Journal of Mental Health and Human Behaviour

: 2017  |  Volume : 22  |  Issue : 1  |  Page : 61--62

Facebook storytelling: Implications for expression of coping behaviors

Manoj Kumar Sharma1, Santosh K Chaturvedi2, David Mellor3,  
1 Department of Clinical Psychology, NIMHANS, Bengaluru, Karnataka, India
2 Department of Psychiatry, NIMHANS, Bengaluru, Karnataka, India
3 Department of Psychology, Faculty of Health, Deakin University, Victoria, Australia

Correspondence Address:
Manoj Kumar Sharma
Department of Clinical Psychology, NIMHANS, Bengaluru - 560 029, Karnataka


Social networking sites are commonly used for self-disclosure. It provides the user the opportunity for catharsis. The present case is going to highlight the implications of Facebook storytelling. Clinical interview and NIMHANS psychiatric morbidity screening tool were used to assess the pattern of Facebook usage and psychiatric caseness. Facebook storytelling helps in coping with psychiatric distress. It implies the need to screen and encourage the users to use offline method receiving psychological support as well as develop the offline healthy coping behaviors.

How to cite this article:
Sharma MK, Chaturvedi SK, Mellor D. Facebook storytelling: Implications for expression of coping behaviors.J Mental Health Hum Behav 2017;22:61-62

How to cite this URL:
Sharma MK, Chaturvedi SK, Mellor D. Facebook storytelling: Implications for expression of coping behaviors. J Mental Health Hum Behav [serial online] 2017 [cited 2022 May 21 ];22:61-62
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Social networking portals such as Facebook, Twitter, and MySpace have rapidly gained prominence as sites for relationship formation and maintenance. Seventy-two percent of adult Internet users engage in social networking. Its usage is greater among the younger population. Eighty-nine percent of the men and 69% of the women in the age group of 18–29 years are frequent users of Facebook.[1]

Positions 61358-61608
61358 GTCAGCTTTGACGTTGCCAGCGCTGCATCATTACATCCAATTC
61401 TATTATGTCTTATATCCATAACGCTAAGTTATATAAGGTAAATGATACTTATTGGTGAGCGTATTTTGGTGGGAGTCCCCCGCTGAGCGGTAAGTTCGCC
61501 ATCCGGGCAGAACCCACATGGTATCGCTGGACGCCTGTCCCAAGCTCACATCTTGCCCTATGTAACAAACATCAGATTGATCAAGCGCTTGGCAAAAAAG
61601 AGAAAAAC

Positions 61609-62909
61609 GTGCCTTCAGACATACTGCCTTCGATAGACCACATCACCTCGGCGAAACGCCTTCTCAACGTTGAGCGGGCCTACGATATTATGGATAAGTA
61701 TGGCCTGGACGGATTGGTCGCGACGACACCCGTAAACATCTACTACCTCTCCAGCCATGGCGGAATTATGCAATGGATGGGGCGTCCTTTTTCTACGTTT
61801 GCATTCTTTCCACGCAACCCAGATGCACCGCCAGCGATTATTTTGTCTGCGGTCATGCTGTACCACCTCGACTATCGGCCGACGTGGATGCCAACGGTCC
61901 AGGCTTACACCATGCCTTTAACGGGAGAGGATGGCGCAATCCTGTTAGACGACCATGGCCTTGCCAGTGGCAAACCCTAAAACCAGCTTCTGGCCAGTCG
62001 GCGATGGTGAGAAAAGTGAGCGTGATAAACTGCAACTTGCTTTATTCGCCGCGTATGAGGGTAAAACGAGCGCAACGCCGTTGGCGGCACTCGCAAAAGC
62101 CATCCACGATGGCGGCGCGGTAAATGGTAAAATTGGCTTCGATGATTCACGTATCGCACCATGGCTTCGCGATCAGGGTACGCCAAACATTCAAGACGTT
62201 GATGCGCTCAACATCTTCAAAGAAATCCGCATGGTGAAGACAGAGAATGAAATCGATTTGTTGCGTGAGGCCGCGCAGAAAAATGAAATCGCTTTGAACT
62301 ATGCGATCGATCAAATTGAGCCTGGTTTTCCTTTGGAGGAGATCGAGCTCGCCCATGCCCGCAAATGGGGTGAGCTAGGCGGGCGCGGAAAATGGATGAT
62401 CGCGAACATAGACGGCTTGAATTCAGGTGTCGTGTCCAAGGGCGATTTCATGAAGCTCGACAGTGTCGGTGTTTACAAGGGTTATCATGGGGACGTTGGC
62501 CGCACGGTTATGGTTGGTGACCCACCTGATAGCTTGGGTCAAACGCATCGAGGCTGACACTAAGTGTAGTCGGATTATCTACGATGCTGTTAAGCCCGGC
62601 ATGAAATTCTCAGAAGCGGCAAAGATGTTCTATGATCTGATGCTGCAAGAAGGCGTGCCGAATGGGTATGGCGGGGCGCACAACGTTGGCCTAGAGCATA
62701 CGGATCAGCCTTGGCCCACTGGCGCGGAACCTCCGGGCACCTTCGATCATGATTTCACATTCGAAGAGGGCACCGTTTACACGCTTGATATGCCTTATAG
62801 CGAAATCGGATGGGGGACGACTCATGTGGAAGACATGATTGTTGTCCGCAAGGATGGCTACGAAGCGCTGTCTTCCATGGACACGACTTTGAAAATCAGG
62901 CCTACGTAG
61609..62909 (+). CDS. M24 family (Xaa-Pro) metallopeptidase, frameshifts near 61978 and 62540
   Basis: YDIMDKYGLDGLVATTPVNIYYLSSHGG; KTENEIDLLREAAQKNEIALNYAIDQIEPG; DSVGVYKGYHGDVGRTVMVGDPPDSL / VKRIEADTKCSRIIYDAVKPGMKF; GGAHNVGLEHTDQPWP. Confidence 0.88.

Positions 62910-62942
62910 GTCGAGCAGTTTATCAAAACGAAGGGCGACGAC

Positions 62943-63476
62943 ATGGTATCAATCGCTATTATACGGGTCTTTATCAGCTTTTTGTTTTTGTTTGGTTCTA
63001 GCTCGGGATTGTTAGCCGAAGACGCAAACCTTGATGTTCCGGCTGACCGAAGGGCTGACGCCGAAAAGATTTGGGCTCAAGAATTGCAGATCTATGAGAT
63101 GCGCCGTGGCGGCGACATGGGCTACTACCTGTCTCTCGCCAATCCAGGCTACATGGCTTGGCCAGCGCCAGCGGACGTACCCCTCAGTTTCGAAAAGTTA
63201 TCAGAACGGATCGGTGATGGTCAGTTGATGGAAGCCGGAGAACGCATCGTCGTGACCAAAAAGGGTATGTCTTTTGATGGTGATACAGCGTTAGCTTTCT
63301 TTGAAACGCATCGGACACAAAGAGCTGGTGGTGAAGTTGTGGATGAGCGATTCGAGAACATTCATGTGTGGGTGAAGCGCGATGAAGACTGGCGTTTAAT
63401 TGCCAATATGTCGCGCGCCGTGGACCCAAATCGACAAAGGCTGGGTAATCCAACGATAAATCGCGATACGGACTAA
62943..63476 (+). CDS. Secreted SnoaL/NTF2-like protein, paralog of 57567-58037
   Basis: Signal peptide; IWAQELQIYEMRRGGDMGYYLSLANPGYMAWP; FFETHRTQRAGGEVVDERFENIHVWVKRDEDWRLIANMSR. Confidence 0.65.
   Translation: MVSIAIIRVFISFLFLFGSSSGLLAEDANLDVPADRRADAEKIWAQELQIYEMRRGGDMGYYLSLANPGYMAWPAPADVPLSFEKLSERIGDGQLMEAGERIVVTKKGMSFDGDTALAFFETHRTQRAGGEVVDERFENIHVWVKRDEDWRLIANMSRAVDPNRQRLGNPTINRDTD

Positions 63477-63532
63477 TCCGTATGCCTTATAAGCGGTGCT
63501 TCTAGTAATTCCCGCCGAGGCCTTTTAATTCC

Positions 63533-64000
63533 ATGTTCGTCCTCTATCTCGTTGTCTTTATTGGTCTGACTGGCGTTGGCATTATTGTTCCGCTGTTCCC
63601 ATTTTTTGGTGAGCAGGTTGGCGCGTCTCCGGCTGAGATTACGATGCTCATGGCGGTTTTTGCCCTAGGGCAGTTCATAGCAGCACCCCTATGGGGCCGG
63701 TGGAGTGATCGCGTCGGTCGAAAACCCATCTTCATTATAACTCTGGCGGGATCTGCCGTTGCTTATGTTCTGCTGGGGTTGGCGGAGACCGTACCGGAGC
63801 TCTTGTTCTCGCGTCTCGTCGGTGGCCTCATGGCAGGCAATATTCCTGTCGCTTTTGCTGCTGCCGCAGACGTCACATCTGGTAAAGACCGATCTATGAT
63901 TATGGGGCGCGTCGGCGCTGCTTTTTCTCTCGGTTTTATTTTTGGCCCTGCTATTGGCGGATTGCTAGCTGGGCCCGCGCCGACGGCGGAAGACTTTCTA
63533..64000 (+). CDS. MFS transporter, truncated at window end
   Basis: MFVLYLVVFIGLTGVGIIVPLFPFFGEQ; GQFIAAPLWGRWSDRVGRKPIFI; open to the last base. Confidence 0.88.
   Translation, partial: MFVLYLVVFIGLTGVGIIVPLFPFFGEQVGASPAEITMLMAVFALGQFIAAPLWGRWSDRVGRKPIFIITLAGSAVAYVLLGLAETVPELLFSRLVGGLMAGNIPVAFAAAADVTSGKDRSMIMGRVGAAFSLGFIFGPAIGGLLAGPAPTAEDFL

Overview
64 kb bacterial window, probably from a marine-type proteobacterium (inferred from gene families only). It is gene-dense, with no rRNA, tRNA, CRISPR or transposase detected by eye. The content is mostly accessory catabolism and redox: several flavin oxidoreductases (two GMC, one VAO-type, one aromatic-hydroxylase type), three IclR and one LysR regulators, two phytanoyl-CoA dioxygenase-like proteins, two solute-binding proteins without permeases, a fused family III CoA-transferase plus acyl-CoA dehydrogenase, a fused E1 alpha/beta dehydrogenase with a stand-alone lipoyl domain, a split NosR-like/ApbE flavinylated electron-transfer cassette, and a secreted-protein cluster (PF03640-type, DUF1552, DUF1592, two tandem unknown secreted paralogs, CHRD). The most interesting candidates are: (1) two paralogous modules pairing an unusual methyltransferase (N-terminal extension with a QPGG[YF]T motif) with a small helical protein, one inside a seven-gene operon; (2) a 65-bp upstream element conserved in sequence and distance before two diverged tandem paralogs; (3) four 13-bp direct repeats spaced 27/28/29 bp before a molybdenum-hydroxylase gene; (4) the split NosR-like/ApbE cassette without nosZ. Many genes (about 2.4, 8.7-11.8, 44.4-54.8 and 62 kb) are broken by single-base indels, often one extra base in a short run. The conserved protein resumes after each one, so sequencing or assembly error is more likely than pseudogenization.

Recently, a number of scholars have attempted to understand how individuals form presentation of self online and have relied on dramaturgical approach,[1] to impression management.[2],[3],[4] The online communication allows greater opportunity for self expression and anonymity.[5] Females were more likely to discuss sensitive issues with online friends than with their real-life friends.[6] Since it also provides the facility of keeping your identity anonymous (”you don't know me”) and invisibility (”you can't see me”), it allows people to discuss sensitive issues online but not in real life.[7] With the frequent usage of social networking sites, the opportunity for expression of emotional experiences has expanded, with certain unique characteristics. The type of online communiaction (written, shared or receiving comments), increase the available social support and interaction with others.[8] Feedbeck received in the form of online comments enhanced one's self esteem.[9]